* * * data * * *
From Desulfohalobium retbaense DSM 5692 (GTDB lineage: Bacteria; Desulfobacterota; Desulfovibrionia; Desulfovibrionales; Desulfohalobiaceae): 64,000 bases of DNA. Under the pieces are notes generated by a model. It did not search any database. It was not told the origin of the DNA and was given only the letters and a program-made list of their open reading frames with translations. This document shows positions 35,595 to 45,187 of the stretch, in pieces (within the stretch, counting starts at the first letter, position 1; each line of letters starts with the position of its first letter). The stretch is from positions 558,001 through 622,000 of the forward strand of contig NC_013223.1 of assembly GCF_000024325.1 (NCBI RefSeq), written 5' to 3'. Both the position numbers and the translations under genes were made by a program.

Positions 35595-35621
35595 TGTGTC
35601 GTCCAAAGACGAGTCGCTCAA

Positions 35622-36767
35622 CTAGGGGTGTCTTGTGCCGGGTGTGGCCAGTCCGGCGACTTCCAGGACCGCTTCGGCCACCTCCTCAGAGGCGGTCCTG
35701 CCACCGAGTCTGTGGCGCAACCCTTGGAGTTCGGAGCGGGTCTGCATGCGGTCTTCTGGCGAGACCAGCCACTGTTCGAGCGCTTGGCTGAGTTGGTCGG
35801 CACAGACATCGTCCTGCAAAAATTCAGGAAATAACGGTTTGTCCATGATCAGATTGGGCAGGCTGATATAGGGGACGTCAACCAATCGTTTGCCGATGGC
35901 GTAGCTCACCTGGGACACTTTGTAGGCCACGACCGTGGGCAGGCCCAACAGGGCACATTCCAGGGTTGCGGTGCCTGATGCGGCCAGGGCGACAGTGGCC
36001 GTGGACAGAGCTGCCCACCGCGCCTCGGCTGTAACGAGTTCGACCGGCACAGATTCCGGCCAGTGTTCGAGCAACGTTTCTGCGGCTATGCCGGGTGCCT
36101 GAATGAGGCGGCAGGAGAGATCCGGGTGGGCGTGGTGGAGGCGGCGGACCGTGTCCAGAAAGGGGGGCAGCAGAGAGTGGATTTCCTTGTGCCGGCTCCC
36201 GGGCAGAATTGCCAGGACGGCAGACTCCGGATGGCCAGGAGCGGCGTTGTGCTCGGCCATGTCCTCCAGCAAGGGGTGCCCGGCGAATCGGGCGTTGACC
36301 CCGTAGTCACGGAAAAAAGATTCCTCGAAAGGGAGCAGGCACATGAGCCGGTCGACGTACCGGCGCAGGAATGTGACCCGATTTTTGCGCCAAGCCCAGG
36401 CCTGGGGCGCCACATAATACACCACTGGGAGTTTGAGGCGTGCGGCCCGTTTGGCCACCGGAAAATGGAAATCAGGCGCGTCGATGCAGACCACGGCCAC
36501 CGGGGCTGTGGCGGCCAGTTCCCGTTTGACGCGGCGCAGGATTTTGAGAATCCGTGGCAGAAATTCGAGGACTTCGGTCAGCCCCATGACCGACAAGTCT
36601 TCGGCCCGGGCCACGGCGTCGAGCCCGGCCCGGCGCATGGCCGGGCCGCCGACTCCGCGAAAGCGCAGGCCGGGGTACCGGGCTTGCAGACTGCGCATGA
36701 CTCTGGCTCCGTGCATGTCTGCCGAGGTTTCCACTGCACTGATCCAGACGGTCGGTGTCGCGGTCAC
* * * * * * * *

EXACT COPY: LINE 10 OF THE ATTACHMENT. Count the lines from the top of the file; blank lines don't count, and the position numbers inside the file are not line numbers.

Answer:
36001 GTGGACAGAGCTGCCCACCGCGCCTCGGCTGTAACGAGTTCGACCGGCACAGATTCCGGCCAGTGTTCGAGCAACGTTTCTGCGGCTATGCCGGGTGCCT